The Products and the Lawsuits
Several products liability lawsuits are moving forward across the nation despite logistical challenges from the Covid-19 pandemic that deter discovery hearings and trials. Multiple trials are likely to begin by early 2022. These include individual personal injury cases, class action efforts, and lawsuits involving school districts and government entities. They all involve companies such as Juul Labs and Altria, which manufactured vaping devices, parts, and refills, and those entities who were distributors and retailers of the products.
Vaping exploded in popularity in recent years. This is of concern for several reasons, but two of the most important reasons are the high usage levels of e-cigarette devices among children and teenagers and an epidemic of adverse reactions to using the devices. The widespread use among children — many of whom are unaware of nicotine addiction risks in general — is particularly worrisome. One lawsuit filed in Chicago cites studies indicating that usage increased from 2016 to 2018 among middle and high schoolers by 40% in eighth-graders and 70% to 80% in tenth and twelfth-graders.
Who are the Defendants?
Juul Labs, Inc., the largest manufacturer of vaping devices and refills, controls about three-quarters of the e-cig market. Other producers include Altria Group Inc. — better known under the company’s prior name of Philip Morris Inc. — one of the world’s biggest and oldest manufacturers of tobacco products. The Juul product, which is far and away from the most popular, was only introduced in 2015 and rapidly dominated the market. On the other hand, Philip Morris Inc. (Altria) traces its name back to a cigarette maker in London in 1854 and a company first incorporated in the United States in 1902. Many “old guard” tobacco companies worldwide respond to the health concerns about smoking tobacco by finding new ways to market nicotine products.
The industry had estimated revenues of more than $7 billion in 2016. Juul Labs alone has a market value of more than $30 billion and has particular notoriety for an advertising campaign suggesting that vaping is safer than cigarettes. These claims were made without fully disclosing the adverse health impacts of Juul’s products.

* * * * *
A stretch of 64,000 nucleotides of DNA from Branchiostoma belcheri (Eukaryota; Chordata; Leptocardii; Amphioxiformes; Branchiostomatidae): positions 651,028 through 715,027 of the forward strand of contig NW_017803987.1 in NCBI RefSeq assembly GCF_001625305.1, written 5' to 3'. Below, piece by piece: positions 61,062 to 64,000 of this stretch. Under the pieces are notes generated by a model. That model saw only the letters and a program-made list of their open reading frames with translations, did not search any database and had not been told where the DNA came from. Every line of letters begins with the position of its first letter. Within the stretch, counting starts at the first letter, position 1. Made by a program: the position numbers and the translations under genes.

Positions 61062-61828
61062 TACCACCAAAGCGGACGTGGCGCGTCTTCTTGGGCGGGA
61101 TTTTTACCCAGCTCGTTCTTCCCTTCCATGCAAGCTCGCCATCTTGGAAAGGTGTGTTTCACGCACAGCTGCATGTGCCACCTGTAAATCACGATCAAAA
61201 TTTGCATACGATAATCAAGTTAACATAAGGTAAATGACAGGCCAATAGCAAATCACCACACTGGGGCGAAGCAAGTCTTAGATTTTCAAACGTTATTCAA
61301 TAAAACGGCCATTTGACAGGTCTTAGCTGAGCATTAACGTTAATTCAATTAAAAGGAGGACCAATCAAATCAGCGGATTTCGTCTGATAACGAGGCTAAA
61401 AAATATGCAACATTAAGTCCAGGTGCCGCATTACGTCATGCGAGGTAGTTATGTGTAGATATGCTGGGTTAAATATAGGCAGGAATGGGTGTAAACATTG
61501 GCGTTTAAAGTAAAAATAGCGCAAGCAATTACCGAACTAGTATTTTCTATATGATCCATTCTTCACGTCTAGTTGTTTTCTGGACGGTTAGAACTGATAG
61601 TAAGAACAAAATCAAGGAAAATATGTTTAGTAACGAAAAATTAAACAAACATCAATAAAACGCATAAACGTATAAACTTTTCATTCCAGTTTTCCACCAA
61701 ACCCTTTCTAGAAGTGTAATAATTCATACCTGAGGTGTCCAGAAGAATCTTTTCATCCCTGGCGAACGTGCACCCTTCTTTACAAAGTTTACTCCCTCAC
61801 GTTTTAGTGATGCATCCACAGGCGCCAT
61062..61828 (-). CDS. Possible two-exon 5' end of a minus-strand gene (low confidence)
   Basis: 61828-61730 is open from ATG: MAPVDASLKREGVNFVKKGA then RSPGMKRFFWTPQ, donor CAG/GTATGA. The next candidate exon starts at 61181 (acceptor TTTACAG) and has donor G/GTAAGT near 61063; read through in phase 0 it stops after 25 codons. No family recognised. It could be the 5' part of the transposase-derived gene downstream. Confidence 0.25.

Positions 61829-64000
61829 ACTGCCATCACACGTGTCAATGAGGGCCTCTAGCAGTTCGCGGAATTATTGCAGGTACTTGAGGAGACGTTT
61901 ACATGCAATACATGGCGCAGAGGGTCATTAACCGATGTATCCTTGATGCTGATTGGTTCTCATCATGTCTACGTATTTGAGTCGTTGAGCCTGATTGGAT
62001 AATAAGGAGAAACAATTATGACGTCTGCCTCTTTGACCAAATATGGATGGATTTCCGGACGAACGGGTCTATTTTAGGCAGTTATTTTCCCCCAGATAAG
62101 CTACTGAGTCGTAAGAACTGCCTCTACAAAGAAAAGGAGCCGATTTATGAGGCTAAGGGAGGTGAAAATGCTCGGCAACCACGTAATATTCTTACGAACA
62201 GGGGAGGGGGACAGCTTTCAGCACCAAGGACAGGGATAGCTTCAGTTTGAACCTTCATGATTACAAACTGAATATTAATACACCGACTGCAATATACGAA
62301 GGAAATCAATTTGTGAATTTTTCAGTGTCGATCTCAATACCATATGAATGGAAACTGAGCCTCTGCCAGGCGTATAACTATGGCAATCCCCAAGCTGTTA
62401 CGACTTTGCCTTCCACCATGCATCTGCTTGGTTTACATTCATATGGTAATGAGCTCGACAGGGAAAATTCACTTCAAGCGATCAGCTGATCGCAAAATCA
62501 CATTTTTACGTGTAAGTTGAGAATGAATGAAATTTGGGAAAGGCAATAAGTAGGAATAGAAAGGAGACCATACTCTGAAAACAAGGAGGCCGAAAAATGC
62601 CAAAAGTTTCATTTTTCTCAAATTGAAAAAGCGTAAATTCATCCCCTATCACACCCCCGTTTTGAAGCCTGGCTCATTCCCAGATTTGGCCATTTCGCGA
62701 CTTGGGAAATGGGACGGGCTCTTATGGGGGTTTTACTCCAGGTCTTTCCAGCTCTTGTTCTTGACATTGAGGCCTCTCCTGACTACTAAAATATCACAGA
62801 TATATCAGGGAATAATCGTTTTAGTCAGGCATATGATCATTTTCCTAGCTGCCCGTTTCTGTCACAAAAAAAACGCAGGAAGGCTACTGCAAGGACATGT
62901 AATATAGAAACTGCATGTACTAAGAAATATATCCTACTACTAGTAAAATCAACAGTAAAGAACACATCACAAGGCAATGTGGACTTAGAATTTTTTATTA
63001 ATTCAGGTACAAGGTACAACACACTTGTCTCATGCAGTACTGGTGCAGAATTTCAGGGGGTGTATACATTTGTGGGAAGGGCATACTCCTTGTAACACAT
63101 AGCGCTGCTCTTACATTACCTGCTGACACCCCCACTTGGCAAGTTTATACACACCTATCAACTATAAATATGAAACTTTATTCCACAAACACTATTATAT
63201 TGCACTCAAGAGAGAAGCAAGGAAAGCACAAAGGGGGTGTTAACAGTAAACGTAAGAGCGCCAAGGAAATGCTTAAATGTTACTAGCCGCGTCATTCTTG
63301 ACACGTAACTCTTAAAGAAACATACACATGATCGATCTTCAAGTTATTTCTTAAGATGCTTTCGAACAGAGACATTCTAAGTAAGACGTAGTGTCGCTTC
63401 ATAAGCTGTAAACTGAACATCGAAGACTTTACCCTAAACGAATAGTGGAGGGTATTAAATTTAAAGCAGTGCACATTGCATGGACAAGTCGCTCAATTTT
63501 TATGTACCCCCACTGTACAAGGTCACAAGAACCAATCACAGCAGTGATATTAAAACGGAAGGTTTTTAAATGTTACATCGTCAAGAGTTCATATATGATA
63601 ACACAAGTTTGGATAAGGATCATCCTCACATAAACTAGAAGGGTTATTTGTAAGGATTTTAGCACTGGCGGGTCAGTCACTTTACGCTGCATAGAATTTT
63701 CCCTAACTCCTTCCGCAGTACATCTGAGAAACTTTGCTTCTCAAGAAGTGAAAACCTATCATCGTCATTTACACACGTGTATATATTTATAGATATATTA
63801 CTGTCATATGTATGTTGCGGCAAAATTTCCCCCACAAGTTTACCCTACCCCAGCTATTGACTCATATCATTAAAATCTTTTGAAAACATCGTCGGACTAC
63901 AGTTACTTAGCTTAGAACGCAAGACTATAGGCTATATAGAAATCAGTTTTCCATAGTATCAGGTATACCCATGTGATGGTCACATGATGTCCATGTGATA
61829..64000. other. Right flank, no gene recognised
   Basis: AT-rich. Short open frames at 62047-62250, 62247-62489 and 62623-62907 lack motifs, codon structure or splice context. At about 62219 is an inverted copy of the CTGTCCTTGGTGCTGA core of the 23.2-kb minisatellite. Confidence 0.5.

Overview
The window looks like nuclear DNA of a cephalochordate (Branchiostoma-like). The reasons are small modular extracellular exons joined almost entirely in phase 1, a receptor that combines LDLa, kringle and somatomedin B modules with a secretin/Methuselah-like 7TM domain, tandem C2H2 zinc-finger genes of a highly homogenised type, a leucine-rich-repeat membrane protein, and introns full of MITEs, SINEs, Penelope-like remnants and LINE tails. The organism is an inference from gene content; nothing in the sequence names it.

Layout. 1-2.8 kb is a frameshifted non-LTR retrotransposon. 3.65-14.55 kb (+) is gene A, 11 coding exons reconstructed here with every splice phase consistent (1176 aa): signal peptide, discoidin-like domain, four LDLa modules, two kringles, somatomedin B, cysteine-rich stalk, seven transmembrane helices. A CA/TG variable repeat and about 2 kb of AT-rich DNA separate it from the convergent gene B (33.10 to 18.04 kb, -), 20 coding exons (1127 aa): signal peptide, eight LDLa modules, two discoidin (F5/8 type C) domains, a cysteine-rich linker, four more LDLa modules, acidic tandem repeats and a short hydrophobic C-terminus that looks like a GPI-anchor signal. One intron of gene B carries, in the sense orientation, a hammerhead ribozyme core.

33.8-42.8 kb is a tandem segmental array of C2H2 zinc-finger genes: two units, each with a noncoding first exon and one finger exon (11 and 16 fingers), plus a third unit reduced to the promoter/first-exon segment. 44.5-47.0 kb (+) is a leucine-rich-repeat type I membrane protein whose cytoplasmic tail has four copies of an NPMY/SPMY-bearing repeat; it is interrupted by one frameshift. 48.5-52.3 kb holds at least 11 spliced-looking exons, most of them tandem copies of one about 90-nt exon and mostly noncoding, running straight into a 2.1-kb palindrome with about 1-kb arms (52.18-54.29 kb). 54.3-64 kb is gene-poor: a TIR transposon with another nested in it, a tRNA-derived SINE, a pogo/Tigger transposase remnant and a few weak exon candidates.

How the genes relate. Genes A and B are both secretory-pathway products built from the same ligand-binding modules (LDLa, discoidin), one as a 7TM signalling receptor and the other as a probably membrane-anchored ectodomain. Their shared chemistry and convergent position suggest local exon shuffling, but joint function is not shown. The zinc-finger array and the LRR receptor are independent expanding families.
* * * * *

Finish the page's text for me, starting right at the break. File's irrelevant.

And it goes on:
What are the Products?
Electronic or “e-cigarettes” — also known as “vaping” — function by heating and vaporizing oils with various flavors that also contain nicotine, producing a vapor that can be inhaled. The e-cigarettes are small devices that can easily be carried — or hidden in the case of schoolchildren — and are sometimes intentionally manufactured to look like other, innocuous devices.
Nearly all the products come in various flavors that disguise the taste of the nicotine-carrying oils and make them more palatable. More troubling is the evidence that manufacturers intentionally used these flavorings to make their products more appealing to children and teenagers to get them addicted early to nicotine products. Millions of e-cigarettes are sold every year, and their use is skyrocketing. One study from the World Health Organization found the number of vaping users increased from seven million people in 2011 to more than forty million by 2018, with use still growing despite more and more negative news about the devices. The United States is the single largest user of these products worldwide.
What are the Product Liability Lawsuits Alleging?
The vaping manufacturers have advertised their products as having a similar experience to cigarette smoke without the health risks commonly understood to be present with tobacco smoking. Many of the lawsuits underway cite these “more healthy than cigarettes” claims, along with a failure to adequately describe the dangerous materials, including nicotine, present in vaping products. These cases typically refer to state consumer protection laws — for example, one class-action lawsuit filed in Illinois in 2019 specifically alleged violations of that state’s Consumer Fraud Deceptive Practices Act. That case included one plaintiff teenager from Chicago who had started vaping at age sixteen. In just two years — he said he particularly liked the mango and mint flavors — his doctors described his damaged lungs as looking like those of a 70-year-old.
Lung Injuries from Vaping Products
Another potential danger from using e-cigarette products began to appear in 2019, with numerous emergency room cases for individuals presenting severe lung damage symptoms. According to the Centers for Disease Control and Prevention, about 2,800 hospitalizations (and some deaths) associated with these problems were recorded nationwide through early 2020.
Although these cases are primarily associated with vaping products containing THC (the active substance in marijuana) and mostly not with products from major name-brand manufacturers, the degree of overlap with nicotine-bearing products is not fully understood. These cases have already begun producing additional product liability cases that will likely be a “second wave” of claims against e-cigarette manufacturers, distributors, and retailers.
Watch YouTube Video – Vaping: What You Should Know. In the video below, Dr. Samir Khan, an adjunct professor at the University of Ottawa in Canada, discusses the consequences of vaping and explains why it is unhealthy.
Sacramento Products Liability Attorney
Hello – I’m Ed Smith, a products liability attorney in Sacramento. If you or a family member has been injured using Juul, Altria, or other vaping products, please call us at (916) 921-6400 or (800) 404-5400 to speak with one of our injury attorneys. You can also reach us by using our online contact form.
Photo by LindsayFox from Pixabay
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